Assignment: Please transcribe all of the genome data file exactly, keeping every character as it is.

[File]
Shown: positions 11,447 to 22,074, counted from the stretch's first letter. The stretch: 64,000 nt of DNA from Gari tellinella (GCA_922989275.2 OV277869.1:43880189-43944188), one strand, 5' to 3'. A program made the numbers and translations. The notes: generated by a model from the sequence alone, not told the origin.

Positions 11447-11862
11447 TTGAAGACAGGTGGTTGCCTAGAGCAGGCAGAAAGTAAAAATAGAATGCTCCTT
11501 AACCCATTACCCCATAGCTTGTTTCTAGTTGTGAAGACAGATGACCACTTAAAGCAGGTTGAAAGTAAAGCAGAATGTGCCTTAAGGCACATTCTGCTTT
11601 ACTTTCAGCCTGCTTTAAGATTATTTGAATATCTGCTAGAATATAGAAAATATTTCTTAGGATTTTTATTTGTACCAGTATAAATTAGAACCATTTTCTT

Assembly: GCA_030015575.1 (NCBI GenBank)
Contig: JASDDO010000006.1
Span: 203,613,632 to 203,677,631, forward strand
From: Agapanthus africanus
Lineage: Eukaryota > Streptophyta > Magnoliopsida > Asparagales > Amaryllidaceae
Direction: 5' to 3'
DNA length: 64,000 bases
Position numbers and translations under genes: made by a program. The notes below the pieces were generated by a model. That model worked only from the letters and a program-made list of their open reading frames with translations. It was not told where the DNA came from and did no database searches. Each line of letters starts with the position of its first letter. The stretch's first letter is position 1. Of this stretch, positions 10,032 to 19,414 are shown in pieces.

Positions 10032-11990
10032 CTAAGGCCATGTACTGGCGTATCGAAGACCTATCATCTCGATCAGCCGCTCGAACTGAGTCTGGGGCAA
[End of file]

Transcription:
Shown: positions 11,447 to 22,074, counted from the stretch's first letter. The stretch: 64,000 nt of DNA from Gari tellinella (GCA_922989275.2 OV277869.1:43880189-43944188), one strand, 5' to 3'. A program made the numbers and translations. The notes: generated by a model from the sequence alone, not told the origin.

Positions 11447-11862
11447 TTGAAGACAGGTGGTTGCCTAGAGCAGGCAGAAAGTAAAAATAGAATGCTCCTT
11501 AACCCATTACCCCATAGCTTGTTTCTAGTTGTGAAGACAGATGACCACTTAAAGCAGGTTGAAAGTAAAGCAGAATGTGCCTTAAGGCACATTCTGCTTT
11601 ACTTTCAGCCTGCTTTAAGATTATTTGAATATCTGCTAGAATATAGAAAATATTTCTTAGGATTTTTATTTGTACCAGTATAAATTAGAACCATTTTCTT

Assembly: GCA_030015575.1 (NCBI GenBank)
Contig: JASDDO010000006.1
Span: 203,613,632 to 203,677,631, forward strand
From: Agapanthus africanus
Lineage: Eukaryota > Streptophyta > Magnoliopsida > Asparagales > Amaryllidaceae
Direction: 5' to 3'
DNA length: 64,000 bases
Position numbers and translations under genes: made by a program. The notes below the pieces were generated by a model. That model worked only from the letters and a program-made list of their open reading frames with translations. It was not told where the DNA came from and did no database searches. Each line of letters starts with the position of its first letter. The stretch's first letter is position 1. Of this stretch, positions 10,032 to 19,414 are shown in pieces.

Positions 10032-11990
10032 CTAAGGCCATGTACTGGCGTATCGAAGACCTATCATCTCGATCAGCCGCTCGAACTGAGTCTGGGGCAA